You need your dust collector to perform to its full potential and your expectations, therefore it is important to use the advanced surface-loading capabilities of nanofiber filters instead of traditional commodity filters. The combination of nanofiber filtration in conjunction with an optimized downward flow dust collector will result in less pulse cleaning cycles, less compressed air use and significantly longer filter life. Most importantly, this combination, in addition to maximizing overall system performance and efficiency, will bring significant savings in energy and operational costs.

Downward flow dust collectors are among the most common pieces of equipment used to remove harmful pollutants from such processes as grinding, sanding, thermal spraying and the manufacture of graphite, ink dyes, silica, talc and toner that produce submicron dust particles. These air pollution removal systems are critical to helping you control the air quality in your plant, increasing employee productivity and maintaining the performance of your manufacturing equipment.

Choosing an optimally designed downward flow dust collector is essential to providing clean workplace air. Although there are many factors to consider when evaluating the performance and quality of a cartridge collector, two elements are key to your purchase/use decision: quality of the filter media, and performance of the cleaning mechanism.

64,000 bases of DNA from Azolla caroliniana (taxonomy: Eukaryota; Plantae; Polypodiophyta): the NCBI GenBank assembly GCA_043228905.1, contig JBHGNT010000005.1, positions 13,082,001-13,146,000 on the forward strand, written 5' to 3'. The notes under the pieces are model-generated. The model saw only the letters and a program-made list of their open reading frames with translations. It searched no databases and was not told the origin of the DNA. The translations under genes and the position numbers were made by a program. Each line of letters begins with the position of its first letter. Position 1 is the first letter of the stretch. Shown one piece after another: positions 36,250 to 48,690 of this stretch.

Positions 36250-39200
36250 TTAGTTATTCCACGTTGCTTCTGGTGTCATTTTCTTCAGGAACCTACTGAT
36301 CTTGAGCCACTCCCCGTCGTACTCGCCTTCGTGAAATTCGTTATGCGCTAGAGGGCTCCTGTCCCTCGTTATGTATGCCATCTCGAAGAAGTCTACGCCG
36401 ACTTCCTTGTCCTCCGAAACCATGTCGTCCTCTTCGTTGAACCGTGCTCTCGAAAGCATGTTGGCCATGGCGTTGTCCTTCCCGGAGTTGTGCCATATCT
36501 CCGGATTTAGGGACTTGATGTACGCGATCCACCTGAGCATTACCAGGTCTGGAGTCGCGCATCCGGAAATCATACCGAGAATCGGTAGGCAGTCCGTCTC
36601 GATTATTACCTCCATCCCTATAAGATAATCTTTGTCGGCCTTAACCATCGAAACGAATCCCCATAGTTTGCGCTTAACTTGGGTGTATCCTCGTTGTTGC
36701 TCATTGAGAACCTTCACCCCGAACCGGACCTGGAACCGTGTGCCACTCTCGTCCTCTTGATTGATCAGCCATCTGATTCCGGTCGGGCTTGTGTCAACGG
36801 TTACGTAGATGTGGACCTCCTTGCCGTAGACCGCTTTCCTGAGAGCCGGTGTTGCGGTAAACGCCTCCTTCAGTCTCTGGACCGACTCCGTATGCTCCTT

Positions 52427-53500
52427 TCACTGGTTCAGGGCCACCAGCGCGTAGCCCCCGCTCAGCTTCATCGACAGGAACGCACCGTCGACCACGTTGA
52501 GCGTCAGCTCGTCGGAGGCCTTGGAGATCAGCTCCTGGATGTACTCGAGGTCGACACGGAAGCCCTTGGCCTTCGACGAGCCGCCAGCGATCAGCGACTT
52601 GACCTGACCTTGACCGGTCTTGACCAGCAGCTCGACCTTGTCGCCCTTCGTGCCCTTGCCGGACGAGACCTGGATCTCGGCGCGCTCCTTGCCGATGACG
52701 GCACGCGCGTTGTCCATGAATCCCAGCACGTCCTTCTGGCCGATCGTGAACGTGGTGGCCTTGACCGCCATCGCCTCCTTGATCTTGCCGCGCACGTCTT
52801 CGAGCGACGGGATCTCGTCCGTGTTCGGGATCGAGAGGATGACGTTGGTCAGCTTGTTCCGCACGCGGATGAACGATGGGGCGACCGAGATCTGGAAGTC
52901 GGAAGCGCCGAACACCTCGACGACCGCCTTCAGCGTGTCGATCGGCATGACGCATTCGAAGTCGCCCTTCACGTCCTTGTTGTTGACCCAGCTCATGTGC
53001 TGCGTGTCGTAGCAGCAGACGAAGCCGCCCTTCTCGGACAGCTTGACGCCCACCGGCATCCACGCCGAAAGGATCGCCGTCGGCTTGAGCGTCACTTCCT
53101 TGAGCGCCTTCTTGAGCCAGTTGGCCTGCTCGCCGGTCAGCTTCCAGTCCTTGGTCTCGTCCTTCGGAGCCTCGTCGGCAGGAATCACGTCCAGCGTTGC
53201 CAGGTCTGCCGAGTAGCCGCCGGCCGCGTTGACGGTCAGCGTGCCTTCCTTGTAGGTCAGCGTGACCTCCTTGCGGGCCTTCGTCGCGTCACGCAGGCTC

Both factors have the most overall profound impact on the air quality you will achieve and your filter life. If your collector is lacking in either of these two factors, your dust collection system will never perform to its full potential.

Filter technology

There are two types of cartridge dust collection filters and they differ in the type of substrate material and surface coating used.

Traditional commodity filters. Traditional commodity filters are straight cellulose (Figure 1) with one homogenous layer of cellulose fiber. Blended cellulose filters typically consist of 80% cellulose and 20% synthetic fiber. Sometimes these commodity filters come with a melt-blown surface layer added to improve efficiency at capturing submicron particles. As shown in Figure 1, if you look at any cartridge filter media through large magnification, you will see open spaces or “holes.” The smaller the holes, the better the media will be at capturing fine particulate.

Latest technology advanced nanofiber filters. The most technologically advanced and highest performing filters are nanofiber filters. These filters, such as genuine advanced nanofiber cartridges, use fibers 1/1,000 of a micron (Figure 2).

Just how small are these fibers? Consider that there are 25,400 microns in an inch. The lower limit of visibility with the naked eye is 40 microns. And, the average pore openings in your skin are 10 microns. As such, an extremely thin nanofiber layer on a cartridge filter is capable of capturing submicron particles and trapping them on the surface of the media.

Nanofiber filters are scientifically proven to outperform commodity filters in three main measures of quality: efficiency, pressure drop and emissions.

Higher efficiency